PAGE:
This will be an assessment week in our classroom for both Math and Reading. Students will take the end of the unit Wonders assessment. I have broken the assessment up into five smaller chunks for the students to complete. The unit assessment will check in on their ability to find important details in a story, compare two stories, find the theme while reading, identify key vocabulary, and understand phonics elements. Since we have a week of assessment, there will not be a spelling test or spelling homework this week. As well, math homework will be limited. All of these skills are ones we have been working on for the past few months, and I am sure the students will do quite well!
In Math, we will end our week with the end of the unit assessment as well. This assessment will only take two math blocks, with the remainder of the week focused on math explorations. Students will have the opportunity to further explore geometric shapes and measurement.
We continue our realistic fiction writing this week. We will learn more about using dialogue in our writing, and try to add similes as we write. The student have spent a great amount of time developing their characters and planning their story; they are eager to write!
This week in the Wonders program we will investigate the question, “What excites us about nature?” Students will have the chance to read multiple poems about nature, and even try their hand at creating one! As well, we will continue to study the bossy r spelling pattern; with ar spellings as our focus this week. We will continue to focus on the plot and sequence of the story.
In Math this week, we are focusing our efforts on a mathematical method called partial sums. This builds the foundational understanding for solving mathematical problems in a traditional way. It is sometimes referred to as column addition. Students will first add the tens, and then the ones before combining the two. In this way, we can have many conversations about the concept we know as carrying. Forgetting to carry is common when children this age are learning the traditional algorithm, so building the concept up using partial sums often eliminates these mistakes once students begin using the traditional algorithm for addition.
Because partial sums is new to most parents, I have provided two links. One is an online pdf style introduction, and the other is a short informational video.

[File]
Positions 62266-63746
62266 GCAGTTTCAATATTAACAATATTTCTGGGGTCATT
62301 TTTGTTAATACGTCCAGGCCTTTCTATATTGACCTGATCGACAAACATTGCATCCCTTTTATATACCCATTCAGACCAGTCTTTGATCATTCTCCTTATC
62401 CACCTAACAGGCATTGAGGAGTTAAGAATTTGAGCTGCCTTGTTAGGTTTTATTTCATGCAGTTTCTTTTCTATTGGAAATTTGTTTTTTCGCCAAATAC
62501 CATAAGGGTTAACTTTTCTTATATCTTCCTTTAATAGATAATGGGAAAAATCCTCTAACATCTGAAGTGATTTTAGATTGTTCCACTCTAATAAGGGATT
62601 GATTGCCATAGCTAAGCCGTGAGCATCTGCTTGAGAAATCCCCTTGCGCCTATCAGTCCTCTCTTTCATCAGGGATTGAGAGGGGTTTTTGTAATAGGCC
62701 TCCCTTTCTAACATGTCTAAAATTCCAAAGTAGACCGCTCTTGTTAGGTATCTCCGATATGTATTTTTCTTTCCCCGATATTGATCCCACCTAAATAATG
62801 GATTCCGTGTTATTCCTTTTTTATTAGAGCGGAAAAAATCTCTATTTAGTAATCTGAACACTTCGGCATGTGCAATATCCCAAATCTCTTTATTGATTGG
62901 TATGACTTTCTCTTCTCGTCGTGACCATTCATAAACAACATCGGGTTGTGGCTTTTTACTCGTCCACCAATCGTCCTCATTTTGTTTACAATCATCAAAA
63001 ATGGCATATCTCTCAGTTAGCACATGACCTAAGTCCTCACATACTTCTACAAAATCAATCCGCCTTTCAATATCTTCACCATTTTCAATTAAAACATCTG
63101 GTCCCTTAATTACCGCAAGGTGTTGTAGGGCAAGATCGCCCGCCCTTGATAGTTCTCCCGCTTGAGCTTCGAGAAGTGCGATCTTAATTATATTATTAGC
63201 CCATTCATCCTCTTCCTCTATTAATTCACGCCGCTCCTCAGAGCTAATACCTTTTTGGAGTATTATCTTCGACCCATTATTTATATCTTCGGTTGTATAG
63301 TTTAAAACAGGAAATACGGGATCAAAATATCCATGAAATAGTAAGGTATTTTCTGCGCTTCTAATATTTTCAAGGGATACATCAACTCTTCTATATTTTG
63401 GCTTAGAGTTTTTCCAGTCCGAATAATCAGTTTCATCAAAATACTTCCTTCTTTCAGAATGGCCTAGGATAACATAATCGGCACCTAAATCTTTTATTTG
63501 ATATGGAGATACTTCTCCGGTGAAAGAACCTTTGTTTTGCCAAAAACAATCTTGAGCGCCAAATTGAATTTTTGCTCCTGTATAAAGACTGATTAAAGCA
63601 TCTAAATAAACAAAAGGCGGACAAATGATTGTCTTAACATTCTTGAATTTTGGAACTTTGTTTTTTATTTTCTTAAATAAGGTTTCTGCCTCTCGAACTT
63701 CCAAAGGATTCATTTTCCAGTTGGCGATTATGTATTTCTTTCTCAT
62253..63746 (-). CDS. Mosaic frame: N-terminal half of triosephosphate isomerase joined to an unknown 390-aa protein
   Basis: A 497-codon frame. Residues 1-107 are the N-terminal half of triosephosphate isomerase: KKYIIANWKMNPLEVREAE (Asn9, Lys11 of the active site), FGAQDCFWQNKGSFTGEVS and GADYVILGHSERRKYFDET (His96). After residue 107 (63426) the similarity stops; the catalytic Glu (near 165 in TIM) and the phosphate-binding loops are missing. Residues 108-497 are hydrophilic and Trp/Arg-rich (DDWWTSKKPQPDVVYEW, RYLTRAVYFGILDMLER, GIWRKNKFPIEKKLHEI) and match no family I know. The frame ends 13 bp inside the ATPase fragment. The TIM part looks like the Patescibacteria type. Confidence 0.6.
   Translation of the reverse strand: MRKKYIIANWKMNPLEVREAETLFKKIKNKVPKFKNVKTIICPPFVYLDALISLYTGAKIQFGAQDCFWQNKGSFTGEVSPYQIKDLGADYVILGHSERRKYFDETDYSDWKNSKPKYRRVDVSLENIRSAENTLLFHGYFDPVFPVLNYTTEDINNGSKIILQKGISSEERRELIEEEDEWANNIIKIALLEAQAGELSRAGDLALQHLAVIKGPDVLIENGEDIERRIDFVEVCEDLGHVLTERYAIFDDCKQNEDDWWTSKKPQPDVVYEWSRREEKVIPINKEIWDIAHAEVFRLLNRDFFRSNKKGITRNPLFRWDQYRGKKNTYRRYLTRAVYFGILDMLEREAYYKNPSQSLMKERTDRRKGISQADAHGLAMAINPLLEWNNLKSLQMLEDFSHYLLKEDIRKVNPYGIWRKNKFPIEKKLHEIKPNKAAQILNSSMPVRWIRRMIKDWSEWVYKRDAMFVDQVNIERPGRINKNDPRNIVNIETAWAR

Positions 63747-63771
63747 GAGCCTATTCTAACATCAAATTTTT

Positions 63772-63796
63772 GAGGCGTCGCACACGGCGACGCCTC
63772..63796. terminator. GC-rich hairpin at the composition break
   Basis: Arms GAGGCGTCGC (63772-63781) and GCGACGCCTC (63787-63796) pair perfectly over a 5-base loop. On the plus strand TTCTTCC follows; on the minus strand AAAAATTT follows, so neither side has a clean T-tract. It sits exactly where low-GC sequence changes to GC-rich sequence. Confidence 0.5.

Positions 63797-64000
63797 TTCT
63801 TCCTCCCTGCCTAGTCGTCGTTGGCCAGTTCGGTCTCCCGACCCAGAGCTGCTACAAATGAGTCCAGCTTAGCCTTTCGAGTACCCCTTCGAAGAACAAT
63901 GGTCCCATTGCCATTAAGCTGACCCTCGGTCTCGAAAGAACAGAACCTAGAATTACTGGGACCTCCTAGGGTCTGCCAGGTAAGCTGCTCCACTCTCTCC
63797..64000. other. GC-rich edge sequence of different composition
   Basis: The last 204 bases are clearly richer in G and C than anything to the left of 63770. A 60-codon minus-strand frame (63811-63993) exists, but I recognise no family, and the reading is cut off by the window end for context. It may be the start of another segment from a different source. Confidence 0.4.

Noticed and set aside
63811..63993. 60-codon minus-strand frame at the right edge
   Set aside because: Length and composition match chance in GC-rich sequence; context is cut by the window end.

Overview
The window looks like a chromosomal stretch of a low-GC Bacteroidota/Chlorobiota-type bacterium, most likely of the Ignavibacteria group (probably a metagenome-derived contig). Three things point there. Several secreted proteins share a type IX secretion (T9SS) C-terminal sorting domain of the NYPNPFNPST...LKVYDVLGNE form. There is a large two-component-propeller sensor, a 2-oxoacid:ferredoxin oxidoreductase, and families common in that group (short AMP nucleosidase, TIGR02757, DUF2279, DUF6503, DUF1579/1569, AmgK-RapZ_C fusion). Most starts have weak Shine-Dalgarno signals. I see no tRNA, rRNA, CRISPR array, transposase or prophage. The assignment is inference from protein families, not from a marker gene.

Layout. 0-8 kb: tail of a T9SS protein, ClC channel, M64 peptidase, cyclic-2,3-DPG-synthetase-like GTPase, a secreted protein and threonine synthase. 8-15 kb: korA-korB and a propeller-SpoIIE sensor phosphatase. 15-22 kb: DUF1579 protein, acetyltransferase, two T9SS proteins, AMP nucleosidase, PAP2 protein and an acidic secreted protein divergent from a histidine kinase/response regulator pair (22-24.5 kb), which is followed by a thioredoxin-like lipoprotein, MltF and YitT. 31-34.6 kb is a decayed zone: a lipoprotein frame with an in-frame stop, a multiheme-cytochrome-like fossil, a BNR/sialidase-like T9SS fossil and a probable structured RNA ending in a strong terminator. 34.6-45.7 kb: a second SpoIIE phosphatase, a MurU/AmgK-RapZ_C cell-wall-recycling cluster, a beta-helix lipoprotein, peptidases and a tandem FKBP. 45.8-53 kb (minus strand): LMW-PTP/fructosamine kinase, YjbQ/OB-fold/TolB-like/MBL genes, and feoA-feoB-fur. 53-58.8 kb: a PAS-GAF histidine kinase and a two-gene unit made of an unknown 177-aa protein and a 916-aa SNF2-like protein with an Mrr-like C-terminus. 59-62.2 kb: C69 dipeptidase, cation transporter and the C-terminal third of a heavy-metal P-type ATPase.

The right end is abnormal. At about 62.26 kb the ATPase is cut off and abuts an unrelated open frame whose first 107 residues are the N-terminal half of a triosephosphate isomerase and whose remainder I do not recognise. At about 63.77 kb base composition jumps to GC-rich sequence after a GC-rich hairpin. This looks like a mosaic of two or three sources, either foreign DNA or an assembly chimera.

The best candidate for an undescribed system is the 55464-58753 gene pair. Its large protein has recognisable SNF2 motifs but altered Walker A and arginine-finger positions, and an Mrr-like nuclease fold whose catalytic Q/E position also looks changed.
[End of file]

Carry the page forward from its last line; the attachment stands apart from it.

In writing this week, we will continue our realistic fiction writing. Students have developed their characters, thinking about both their internal (how they act, feel, and think) and external traits (what they look like, their age, etc.). We will brainstorm lessons we want to teach our readers, and then come up with problems and solutions that support these lessons. I am impressed by their planning so far, and we are well on our way to fantastic stories!
This week in the Wonders program we will study the question; How can we understand nature? We will learn how for centuries people told folk tales to explain the changes in nature that occurred around them. We will compare that to how we use scientific tools to better understand nature today. The spelling pattern this week will continue to be the bossy r spellings, focusing on words with the ir sound. We will continue to practice visualizing as we read, and move onto the skill of identifying the theme or moral of a story.
In math this week we will move beyond traditional number stories, and look more at two step number stories. In these cases, students will first have to add, then complete a second math function (add again, or subtract). I plan to spread this lesson over a few days, as working through the language can be a challenge for many second graders. We will end our week in math making ballpark estimates. In this instance, we will round to the nearest 10. You may have learned a trick for this in elementary school, and I will introduce the children to some shortcuts, but only once I am sure they understand why those shortcuts work. I will use a number line to introduce this skill. Check out this link if you want a preview of how it will be introduced (https://www.khanacademy.org/math/cc-third-grade-math/cc-3rd-place-value-rounding/cc-3rd-grade-rounding/v/rounding-to-the-nearest-10). I encourage you to give your children as many opportunities to round to the nearest ten as you can. This is a skill that only gets better with practice!
This week the students are moving on with their realistic fiction writing. We had great fun creating our characters, and this week we will select a setting and a problem for our characters to solve. The students are really enjoying this part of the story writing process, and I can’t wait to see what they come up with!